When you or a loved one is given the scary news of a cancer diagnosis, it can be hard to know what questions to ask or where to begin. It can be overwhelming and stressful to learn how to manage a diagnosis and the subsequent treatments. Thankfully, for many patients there is a solution.
Oncology nurse navigators
Oncology nurse navigators (ONNs) help coordinate care, educate patients and their families and provide psychosocial support as needed. They identify and eliminate barriers that may get in the way of your care, provide the resources to solve problems and promote self-advocacy. They do all this while serving as an advocate for patients.
An ONN collaborates with providers to recognize what is negatively affecting your treatment and work together to eliminate it. “Cancer is not one size fits all,” said Jaime Reichert, an Oncology nurse navigator at Marshfield Clinic Health System. “The journey is different for everyone. Every patient brings to the table an individualized set of circumstances.” The unique position of the ONN is to be able to follow you on your journey and help you every step of the way.
To become an ONN, a person ideally has at least three years of oncology nursing experience. Then, after two years of working as an ONN, they can test for the Academy of Oncology Nurse & Patient Navigators certification.
ONNs vs. oncology nurses
Oncology nurses – or the nurses who you typically see during cancer care – are important players in helping you through your cancer treatments. However, they function differently than ONNs.
“We all play an important role in a patient’s cancer journey,” Reichert said. “When I was an outpatient oncology treatment nurse, I took care of patients for a snapshot of time during the chemotherapy phase of treatment. My focus was on safety and the correct administration of the ordered drug. There just wasn’t enough time to sit with the patient and get to know them well.”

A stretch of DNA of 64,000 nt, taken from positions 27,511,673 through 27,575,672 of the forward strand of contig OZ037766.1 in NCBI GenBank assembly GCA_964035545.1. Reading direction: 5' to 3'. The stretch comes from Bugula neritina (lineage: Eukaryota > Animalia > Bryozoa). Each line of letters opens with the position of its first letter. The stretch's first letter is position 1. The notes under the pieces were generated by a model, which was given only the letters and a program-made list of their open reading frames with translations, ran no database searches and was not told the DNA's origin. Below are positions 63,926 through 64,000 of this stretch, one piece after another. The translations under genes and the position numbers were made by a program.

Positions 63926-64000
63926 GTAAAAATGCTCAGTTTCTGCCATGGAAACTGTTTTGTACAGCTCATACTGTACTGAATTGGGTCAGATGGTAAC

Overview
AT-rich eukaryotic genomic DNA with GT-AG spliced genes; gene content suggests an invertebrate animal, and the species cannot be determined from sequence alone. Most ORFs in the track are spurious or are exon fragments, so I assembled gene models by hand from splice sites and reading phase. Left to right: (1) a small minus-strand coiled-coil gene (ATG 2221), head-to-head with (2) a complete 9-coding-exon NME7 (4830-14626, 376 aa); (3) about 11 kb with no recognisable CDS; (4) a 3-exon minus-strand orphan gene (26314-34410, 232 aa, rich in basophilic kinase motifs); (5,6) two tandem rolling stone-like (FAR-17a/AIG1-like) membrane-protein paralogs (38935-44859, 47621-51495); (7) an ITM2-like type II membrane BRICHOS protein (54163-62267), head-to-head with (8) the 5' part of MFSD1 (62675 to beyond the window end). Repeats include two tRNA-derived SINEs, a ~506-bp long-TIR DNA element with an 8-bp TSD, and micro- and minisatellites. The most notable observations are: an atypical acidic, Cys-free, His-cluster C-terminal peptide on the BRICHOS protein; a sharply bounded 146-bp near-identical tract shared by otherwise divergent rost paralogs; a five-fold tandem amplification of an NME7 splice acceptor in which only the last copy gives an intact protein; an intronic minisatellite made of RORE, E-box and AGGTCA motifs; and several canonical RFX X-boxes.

Oncology nurses typically see you during a specific phase of your treatment. ONNs, on the other hand, are available to you and your family throughout your entire cancer journey.
Communicating with ONNs and your doctor
Patients should feel like an ONN is their “go-to” person for questions. You should feel comfortable asking any question or discussing concerns with your ONN. The ONN will answer, if appropriate, or make sure they are in contact with someone who can. Additionally, they will be able to provide you with further resources that you may need.
In general, questions about test results, new symptoms and specific prognostic and diagnostic questions should be addressed with your doctor. However, once those results have been given, an ONN can go over the information with you to make sure you understand as well as answer any further questions you may have.
To work with an ONN during your cancer care journey, you are always able to request their services. In other cases, your doctor may recognize a need and refer you or your family member to an ONN who will then follow-up with you to determine what level of need you have.
If you feel that you or a family member would benefit from connecting with an ONN, reach out to your oncologist about a referral.